Fair play for all parties

Decision 24 of the Ministry of Transport on the pilot management of transport service providers using technology applications expired a year ago (January 2018). Now, how this business model should be managed still depends on the Government’s deliberation. Obviously, the law has lagged far behind reality.


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What traditional taxi firms need to do is fight for equal treatment between them and Grab, or find ways to toughen the legal requirements set down on Grab to the level applied to them, or vice versa 


On December 28, 2018 the HCMC People’s Court ruled that Grab must pay Vinasun VND4.8 billion plus court fees as compensation for the latter. Grab immediately appealed against this verdict.

As one among those who rarely use the services of Grab in Vietnam, the author however supports the launch of its app-based ride service, since it gives consumers another option that is generally cheaper than traditional taxis. Still, as an independent observer, the author finds Vinasun’s lawsuit not completely unreasonable and, therefore, Grab not entirely “innocent” or a “victim” of injustice.

Grab can offer a cheaper service than regular taxi operators do because it is an example of the sharing economy business model, which uses technology to link sellers and buyers together in a peer-to-peer (P2P) mode, through platforms with lower operating costs. However, Grab and its partners, who directly provide transport services, also benefit greatly from the absence of rules equivalent to those imposed on traditional taxi firms. Even if there are such rules, the level of legal requirements is much lower, including tax obligations of both Grab as a business and its drivers as service providers. It should be noted that this is the case not only in transport but also in many other aspects with the emergence of a sharing economy, a phenomenon not only found in Vietnam but also common in the world, costing experts and policymakers much time and effort to figure out an optimal solution to treat the old and the new equally.

Some examples of the difference between Grab and traditional taxi firms like Vinasun in the degree of “being controlled” have been given. Grab vehicles can freely travel where taxicabs are restricted; Grab is subject to a 3% VAT on its revenue, versus the 10% VAT and 20% corporate income tax levied on regular taxi firms; quite a few Grab drivers are professional (working full-time), not just “earning extra income with their free time,” yet these high-income earners pay only little tax, including a 3% VAT on their taxable income, 1% on their common bonus, and 10% on any special bonus worth VND2 million or above for excellent performances as rated by users.

With Grab (and Uber previously), the tax rate it must pay is also a 3% VAT on its revenue, much lower than what traditional taxi firms have to bear (10% VAT and 20% corporate income tax).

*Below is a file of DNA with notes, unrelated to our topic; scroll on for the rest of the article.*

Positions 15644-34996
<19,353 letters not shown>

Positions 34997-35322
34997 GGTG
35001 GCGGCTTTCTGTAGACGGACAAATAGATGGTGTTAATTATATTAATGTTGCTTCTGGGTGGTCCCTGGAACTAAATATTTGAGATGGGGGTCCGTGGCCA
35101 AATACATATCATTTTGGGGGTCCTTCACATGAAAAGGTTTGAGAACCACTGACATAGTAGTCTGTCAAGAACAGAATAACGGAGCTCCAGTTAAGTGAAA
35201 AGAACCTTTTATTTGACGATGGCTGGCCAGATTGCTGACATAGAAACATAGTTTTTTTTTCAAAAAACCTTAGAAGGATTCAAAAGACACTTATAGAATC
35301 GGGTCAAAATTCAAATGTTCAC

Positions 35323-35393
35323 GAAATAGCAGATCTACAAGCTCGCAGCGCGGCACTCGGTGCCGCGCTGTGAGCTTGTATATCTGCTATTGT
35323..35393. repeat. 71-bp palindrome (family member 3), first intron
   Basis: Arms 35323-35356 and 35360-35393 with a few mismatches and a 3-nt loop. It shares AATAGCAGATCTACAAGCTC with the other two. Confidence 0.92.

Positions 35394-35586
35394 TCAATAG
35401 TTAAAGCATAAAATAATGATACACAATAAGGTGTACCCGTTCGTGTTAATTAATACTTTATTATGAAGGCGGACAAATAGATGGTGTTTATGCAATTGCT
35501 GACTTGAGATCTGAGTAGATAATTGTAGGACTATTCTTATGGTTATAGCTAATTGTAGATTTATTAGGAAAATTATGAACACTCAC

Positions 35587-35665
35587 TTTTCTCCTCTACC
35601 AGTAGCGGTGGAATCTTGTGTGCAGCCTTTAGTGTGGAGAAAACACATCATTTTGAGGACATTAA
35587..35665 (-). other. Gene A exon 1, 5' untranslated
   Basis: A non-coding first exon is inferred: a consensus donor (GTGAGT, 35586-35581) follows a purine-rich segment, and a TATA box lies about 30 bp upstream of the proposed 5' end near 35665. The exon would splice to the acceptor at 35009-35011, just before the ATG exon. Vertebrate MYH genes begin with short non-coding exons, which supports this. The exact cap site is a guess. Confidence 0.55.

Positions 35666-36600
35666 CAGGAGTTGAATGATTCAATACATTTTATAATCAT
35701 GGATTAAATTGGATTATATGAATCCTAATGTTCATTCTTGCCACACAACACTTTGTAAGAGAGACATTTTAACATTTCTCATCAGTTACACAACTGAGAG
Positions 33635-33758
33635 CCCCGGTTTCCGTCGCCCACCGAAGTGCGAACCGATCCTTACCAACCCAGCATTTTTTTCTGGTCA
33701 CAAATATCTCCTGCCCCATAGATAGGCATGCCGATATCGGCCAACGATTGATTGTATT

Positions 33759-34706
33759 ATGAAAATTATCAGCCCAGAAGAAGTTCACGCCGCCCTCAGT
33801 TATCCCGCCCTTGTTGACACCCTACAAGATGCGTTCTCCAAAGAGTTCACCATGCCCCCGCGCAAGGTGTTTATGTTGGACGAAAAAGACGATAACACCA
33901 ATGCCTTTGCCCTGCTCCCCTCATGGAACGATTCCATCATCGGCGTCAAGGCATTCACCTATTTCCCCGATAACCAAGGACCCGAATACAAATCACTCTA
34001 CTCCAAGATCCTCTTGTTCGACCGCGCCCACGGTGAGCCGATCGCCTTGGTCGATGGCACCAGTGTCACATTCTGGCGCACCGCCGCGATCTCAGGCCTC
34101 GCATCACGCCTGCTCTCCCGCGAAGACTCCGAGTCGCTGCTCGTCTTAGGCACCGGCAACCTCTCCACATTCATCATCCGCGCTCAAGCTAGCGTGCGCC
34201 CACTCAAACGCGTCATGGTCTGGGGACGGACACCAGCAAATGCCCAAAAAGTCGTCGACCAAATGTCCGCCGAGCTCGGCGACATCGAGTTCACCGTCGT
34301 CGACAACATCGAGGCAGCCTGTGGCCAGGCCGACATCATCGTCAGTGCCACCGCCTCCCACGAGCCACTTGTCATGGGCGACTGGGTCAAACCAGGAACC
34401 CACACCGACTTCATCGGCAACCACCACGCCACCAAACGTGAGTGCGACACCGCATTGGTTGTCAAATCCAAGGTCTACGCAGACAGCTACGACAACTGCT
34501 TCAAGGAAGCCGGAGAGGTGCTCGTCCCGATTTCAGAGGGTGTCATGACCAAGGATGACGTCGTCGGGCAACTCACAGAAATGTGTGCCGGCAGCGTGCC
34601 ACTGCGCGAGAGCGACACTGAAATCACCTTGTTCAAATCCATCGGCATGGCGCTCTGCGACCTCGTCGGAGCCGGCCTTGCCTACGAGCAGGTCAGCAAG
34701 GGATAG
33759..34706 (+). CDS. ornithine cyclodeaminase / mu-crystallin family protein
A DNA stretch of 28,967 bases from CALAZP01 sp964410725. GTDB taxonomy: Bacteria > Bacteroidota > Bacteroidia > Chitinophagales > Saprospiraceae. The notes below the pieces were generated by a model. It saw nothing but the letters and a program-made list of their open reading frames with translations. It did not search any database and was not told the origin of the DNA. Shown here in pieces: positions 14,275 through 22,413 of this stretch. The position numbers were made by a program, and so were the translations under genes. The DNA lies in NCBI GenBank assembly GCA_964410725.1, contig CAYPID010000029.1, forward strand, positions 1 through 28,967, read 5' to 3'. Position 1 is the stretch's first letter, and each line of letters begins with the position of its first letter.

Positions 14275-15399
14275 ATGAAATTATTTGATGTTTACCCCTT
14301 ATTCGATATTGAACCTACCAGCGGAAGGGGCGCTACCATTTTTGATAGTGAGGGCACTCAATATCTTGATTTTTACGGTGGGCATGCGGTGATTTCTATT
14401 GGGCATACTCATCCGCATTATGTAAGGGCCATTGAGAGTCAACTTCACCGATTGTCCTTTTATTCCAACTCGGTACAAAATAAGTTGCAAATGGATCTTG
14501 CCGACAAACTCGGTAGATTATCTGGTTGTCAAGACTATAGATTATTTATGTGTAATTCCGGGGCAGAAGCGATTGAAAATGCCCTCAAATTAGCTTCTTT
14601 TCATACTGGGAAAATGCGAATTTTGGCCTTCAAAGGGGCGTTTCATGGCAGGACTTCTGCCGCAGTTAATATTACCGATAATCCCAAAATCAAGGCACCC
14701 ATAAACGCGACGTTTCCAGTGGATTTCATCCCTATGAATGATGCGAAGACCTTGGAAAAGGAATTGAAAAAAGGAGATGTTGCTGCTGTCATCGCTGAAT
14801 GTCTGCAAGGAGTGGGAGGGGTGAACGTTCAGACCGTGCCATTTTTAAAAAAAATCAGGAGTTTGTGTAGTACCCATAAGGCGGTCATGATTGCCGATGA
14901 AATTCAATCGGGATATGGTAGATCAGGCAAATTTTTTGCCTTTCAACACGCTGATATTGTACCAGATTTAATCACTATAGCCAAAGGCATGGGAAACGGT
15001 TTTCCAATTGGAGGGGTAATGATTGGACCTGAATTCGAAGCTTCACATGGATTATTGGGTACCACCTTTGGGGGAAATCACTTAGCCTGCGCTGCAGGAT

Given the above incentives, it is not surprising that the sharing economy business models like Grab with their great advantages in cost have been taking over a bigger market share from regular taxi operators. Even so, it is undeniably difficult for Vinasun or any other firm to prove that Grab is partly supported by the State’s taxation and other discriminatory policies in its market domination (which goes against the law), and what specific damages they have incurred.

That said, some studies around the world have determined the level of losses from a particular perspective, with some specific number. For example, in 2015 it was reported that the introduction of Uber in San Francisco led to demand for using traditional taxis falling by 65% (1). If taxi companies in Vietnam can learn and apply this research method, they will be able to prove the level of damage caused by Grab more convincingly.

Nevertheless, what traditional taxi firms need to do is fight for equal treatment between them and Grab, or find ways to toughen the legal requirements set down on Grab to the level applied to them, or vice versa. By doing so, they will avoid an almost impossible mission: to demonstrate how much money Grab has cost them with its illegal acts, if any. Furthermore, if regular taxi operators only demand some compensation from Grab, the causes of their damages remain there, and they will continue to face the adverse competition from Grab or any other entity with a similar operating model. And of course, so as not to be outdone by Grab or similar enterprises, traditional taxi companies should not just sit there and complain. They need to innovate and apply technology to maintain their competitiveness.

On its part, the Government should introduce appropriate policy changes to ensure a fair playground for sharing economy firms and their traditional counterparts. One simple thing that policymakers can immediately do is to set quantitative limits. Any Grab driver who exceeds such limits should be considered a professional, regular driver, and brought under the same control that is exerted over traditional taxis, including tax payment. Part-time drivers, who actually use their spare time to earn extra income and do not cross the limits, should be subject to more relaxed rules. Such changes will reinforce the policy of encouraging innovation and technology application in the era of the Fourth Industrial Revolution that the Government is strongly promoting.

SGT

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